What a wonderful treat it is to be back in Munich at the Church of the Ascension, on a glorious day when we are going to baptize four people and celebrate the sacraments. My name is Pierre Whalon, and I am bishop of the Convocation of Episcopal Churches in Europe, of which Ascension is one of the crown jewels. There are many little children in the room, so before I begin my sermon, I would like to share a story. When my daughter was about two years old, I was a priest at a parish in the Diocese of Pittsburgh in Pennsylvania. One of our best friends there -- a Roman Catholic priest –had just lost his mother.


[Emmanuel Church, Genève] « … là où est l'Esprit du Seigneur, là est la liberté » (II Cor. 3.17) “Where the Spirit of the Lord is, there is liberty.” Let’s begin with this big word, transfiguration. It is little used outside Christianity. But there is what is called esthetic transfiguration, among Romantic writers, like Victor Hugo . . . Commençons par ce grand mot, transfiguration. Ça s’emploie très peu en dehors du christianisme. Mais on parle de la transfiguration esthétique, chez les auteurs romantiques, tels que Victor Hugo. Son grand personnage Quasimodo est laid, brutal, monstrueux, mais l’histoire concerne la révélation de sa noblesse, de sa beauté.

The former PB Frank Griswold –- I just realized that I am on my third Presiding Bishop, my third Archbishop of Canterbury, and my third Pope. Anyway, back in the dark ages when Bishop Griswold was Presiding Bishop, he used to say quite frequently – quoting AB Rowan Williams -- - that Baptism creates solidarities not of our own choosing. And he kept saying that he was quoting Archbishop Rowan Williams. Well, I happen to be a big fan of Rowan Williams’ writing, and am indeed honored to consider him my friend, so I wrote to him and said, “Dear Archbishop Rowan, Where did you write this? “Baptism creates solidarities of our own choosing.” And he wrote back, and said, “I don’t know but it sounds like me.” And indeed it is a very profound thing to say, whoever it was who said it.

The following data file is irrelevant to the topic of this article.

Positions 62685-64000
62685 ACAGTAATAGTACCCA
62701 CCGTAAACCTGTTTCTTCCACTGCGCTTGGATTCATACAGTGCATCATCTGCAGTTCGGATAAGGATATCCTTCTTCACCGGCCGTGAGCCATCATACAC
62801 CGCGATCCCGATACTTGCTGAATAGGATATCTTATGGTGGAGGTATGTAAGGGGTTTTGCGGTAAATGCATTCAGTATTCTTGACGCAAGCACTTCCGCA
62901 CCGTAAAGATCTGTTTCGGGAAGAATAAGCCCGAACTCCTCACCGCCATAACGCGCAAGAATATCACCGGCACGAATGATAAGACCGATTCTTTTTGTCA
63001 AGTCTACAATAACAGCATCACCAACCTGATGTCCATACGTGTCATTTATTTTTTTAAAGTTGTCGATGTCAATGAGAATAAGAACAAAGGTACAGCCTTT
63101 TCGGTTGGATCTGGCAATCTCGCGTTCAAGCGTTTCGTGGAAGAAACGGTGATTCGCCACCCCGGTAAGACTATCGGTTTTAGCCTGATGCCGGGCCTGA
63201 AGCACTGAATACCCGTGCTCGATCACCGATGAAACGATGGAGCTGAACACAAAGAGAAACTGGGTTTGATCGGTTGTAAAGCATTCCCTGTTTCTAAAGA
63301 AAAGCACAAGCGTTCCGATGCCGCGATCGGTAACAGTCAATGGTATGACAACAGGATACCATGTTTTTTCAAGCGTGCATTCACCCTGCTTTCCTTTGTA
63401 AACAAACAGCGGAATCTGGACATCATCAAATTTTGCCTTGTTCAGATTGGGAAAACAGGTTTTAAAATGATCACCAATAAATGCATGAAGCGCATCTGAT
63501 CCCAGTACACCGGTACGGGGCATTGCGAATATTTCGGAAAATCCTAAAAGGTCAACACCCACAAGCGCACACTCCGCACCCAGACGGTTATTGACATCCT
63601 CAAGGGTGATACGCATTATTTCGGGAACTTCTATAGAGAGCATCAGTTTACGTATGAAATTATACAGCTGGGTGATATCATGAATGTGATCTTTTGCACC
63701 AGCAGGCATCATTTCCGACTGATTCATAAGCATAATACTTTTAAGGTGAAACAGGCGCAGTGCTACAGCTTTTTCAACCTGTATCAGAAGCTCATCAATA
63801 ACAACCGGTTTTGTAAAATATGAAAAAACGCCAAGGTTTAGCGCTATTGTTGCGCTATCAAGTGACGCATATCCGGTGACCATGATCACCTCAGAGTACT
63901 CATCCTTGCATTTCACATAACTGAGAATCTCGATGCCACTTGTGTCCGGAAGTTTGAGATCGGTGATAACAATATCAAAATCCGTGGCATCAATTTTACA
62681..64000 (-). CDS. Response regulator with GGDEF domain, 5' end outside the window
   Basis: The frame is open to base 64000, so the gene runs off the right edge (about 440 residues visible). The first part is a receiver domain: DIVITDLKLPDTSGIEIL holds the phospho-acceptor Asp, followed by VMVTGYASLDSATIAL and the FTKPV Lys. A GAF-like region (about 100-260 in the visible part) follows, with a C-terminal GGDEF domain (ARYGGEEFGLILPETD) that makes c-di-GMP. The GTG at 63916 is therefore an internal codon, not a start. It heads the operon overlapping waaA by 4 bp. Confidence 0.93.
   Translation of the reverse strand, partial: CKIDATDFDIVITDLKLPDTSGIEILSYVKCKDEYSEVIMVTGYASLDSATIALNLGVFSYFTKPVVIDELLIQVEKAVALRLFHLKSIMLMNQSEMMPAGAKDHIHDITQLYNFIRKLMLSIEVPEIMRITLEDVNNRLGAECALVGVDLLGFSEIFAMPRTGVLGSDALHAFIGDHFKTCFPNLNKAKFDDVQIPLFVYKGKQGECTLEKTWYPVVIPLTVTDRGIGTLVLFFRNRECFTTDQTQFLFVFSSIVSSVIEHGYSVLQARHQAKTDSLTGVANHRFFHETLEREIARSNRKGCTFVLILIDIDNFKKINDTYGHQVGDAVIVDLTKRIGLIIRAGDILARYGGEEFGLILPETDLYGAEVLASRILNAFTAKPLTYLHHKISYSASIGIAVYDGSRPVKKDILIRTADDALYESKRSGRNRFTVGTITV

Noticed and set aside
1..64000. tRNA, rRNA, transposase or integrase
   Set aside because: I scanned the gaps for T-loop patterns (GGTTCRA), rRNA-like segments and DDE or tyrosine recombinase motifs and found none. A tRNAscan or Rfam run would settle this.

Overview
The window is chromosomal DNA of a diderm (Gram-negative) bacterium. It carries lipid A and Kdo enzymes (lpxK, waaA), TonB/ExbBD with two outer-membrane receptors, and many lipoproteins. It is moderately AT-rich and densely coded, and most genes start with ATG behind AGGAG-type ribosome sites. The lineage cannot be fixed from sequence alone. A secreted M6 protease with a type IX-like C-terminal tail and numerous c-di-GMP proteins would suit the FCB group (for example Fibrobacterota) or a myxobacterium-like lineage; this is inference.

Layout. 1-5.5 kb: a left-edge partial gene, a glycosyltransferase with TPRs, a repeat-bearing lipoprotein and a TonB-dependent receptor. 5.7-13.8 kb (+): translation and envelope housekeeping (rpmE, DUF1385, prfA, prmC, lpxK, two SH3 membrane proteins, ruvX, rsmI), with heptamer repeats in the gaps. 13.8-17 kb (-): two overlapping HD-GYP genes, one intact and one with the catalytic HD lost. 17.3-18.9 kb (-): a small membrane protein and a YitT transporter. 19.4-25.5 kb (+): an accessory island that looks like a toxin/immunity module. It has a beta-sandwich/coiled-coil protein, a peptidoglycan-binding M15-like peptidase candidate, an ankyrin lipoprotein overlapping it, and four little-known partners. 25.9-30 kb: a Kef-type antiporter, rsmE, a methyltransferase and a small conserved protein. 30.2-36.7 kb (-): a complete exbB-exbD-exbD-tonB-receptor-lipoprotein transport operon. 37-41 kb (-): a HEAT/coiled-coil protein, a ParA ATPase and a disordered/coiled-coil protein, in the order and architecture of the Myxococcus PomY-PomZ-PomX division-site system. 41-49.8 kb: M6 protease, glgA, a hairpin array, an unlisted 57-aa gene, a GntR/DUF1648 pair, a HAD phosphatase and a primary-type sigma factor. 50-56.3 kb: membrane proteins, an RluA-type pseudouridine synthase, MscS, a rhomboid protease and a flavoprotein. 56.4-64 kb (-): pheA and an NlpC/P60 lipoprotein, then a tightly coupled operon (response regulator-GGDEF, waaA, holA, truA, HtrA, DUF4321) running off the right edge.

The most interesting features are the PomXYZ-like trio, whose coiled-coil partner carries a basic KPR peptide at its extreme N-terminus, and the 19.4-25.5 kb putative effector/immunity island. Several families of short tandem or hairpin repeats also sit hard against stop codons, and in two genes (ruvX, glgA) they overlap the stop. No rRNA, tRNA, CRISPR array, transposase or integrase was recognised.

Second Sunday in Christmastide

Let me begin by wishing you a happy and blessed new year, full of fresh, new joy. In the name of God, father, son and Holy Spirit. I would like to focus today on the reading from Ephesians. Paul writes blessed be the God and Father of our Lord Jesus Christ, who has blessed us in Christ, with every spiritual blessing in the heavenly places, just as he chose us in Christ before the foundation of the world to be holy and blameless before Him in love. He destined us for adoption as his children through Jesus Christ according to the good pleasure of his Will. That is quite extraordinary – what we have been told already – that we have been blessed. We’re God’s children by adoption, and God chose us before the world was created.

Advent I

Let your Word dwell richly in our hearts our God, to bring us light and life, and love for your son, Jesus Christ, through whom we pray. Amen. So, are you ready? You know what time of year it is. They say that Christmas is for children. I am not sure about that, in fact, I would disagree. Advent is definitely for adults. And this is the first day of Advent. It is the first day of the church year, so happy new year. I am going to spend a little bit of time talking about these traditions and so forth, but then to get to what advent is trying to point us to, which is the Gospel.


©2018 All Rights Reserved

Powered by Ekklesia 360